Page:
“Specialist” clinical psychologists: Upgrading training in clinical psychology

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Abstract

The discipline of clinical psychology has undergone exponential growth in the last two or three decades: The theoretical and empirical base has expanded; the narrow focus on assessment has been broadened to include treatment and prevention; and the area of application has widened from working within the field of psychiatry to cooperation with many other disciplines. These developments have rendered the current training programmes inadequate as they are too short in duration to impart to graduates the available knowledge and skills relevant to their future roles. Recent moves to encourage clinical students to complete PhDs serve a useful purpose for the profession but do not address the fundamental need for upgrading clinical training. Instead, it is proposed the profession should recognise its prodigious growth by conceptualising training and expertise at two levels; the generalist and specialist. The current masters courses cater for the former. New programmes need to be developed for the latter. Specifically, post‐masters programmes should be established which train individuals in the emerging specialities of clinical psychology such as adult behavioural disorders, child behavioural disorders, intellectual handicap, health psychology, community psychology, and forensic psychology. The programmes could be administered by universities or the profession, and should be organised on a day‐release basis whilst the participants are employed in the speciality area of the programme. 1989 Australian Psychological Society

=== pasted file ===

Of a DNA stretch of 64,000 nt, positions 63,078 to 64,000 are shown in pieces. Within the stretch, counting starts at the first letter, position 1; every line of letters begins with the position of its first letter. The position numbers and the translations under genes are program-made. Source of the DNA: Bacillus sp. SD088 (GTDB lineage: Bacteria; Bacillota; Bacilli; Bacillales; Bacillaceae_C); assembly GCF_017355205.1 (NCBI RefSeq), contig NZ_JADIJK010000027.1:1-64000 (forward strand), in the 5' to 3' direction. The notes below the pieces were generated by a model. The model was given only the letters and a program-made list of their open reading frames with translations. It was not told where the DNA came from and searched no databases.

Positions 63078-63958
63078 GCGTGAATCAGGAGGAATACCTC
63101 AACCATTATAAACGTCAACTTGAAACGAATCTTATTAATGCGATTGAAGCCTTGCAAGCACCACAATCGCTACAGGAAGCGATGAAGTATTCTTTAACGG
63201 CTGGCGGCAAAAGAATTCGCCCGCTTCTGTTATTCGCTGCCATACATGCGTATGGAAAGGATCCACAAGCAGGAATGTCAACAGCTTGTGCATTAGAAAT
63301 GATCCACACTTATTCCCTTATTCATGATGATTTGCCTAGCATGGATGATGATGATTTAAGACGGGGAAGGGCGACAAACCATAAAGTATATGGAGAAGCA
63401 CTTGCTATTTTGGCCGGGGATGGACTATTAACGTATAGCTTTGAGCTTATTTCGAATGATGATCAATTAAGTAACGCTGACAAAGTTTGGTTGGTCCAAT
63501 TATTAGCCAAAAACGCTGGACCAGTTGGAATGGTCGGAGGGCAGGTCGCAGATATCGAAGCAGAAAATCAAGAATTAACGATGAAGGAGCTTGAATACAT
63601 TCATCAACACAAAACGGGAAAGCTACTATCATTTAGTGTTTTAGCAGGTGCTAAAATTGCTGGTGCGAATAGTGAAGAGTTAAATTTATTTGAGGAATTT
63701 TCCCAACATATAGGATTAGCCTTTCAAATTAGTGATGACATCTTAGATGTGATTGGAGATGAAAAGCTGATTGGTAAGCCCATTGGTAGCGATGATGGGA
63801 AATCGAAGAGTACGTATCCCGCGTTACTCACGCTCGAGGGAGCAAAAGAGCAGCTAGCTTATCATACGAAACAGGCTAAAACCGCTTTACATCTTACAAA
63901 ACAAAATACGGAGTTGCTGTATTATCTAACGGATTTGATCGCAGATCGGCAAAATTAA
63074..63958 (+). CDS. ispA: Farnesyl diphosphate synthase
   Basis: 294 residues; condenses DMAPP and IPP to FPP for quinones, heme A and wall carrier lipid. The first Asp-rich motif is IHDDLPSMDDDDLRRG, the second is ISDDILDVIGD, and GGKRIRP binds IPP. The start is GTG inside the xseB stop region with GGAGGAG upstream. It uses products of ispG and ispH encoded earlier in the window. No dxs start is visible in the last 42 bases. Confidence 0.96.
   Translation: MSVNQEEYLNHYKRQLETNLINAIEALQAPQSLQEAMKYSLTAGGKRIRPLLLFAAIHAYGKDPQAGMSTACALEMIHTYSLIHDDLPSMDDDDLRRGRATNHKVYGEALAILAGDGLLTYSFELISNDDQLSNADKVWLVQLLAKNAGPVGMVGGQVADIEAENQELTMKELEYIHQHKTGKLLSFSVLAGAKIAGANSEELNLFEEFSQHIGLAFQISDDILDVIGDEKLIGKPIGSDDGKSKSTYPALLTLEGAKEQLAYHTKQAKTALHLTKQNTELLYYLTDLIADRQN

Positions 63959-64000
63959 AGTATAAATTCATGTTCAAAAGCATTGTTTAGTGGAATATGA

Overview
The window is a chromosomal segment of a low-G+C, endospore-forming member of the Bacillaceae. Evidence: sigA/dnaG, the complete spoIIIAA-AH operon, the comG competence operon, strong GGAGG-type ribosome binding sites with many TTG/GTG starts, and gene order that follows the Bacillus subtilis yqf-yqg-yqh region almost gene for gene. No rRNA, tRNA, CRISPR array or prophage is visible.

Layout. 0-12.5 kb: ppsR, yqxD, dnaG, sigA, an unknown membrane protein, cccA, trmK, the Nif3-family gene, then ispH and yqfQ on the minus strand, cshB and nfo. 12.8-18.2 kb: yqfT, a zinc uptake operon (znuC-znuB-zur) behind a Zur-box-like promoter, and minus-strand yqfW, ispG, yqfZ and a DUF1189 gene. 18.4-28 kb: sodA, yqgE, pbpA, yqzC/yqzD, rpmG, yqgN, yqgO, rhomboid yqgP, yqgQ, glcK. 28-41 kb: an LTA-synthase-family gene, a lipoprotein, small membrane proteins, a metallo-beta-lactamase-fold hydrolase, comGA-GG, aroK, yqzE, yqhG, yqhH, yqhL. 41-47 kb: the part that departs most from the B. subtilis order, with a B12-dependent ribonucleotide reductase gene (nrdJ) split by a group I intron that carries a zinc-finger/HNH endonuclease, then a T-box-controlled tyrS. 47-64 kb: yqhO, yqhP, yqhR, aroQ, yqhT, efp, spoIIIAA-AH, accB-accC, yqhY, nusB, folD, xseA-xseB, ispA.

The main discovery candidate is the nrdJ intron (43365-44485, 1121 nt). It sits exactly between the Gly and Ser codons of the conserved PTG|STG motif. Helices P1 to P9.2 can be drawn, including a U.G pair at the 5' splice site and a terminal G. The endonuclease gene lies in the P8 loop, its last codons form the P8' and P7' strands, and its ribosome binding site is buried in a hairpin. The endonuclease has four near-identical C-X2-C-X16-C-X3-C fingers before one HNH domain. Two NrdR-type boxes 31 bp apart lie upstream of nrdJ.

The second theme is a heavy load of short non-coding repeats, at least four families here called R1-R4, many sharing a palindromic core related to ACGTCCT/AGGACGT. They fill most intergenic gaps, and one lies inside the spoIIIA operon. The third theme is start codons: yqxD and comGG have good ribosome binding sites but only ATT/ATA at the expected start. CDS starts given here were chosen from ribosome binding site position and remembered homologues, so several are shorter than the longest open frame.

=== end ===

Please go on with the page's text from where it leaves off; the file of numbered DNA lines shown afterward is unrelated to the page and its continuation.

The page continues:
Original languageEnglish
Pages (from-to)3-11
Number of pages9
JournalAustralian Psychologist
Volume24
Issue number1
DOIs
Publication statusPublished - Mar 1989
Externally publishedYes

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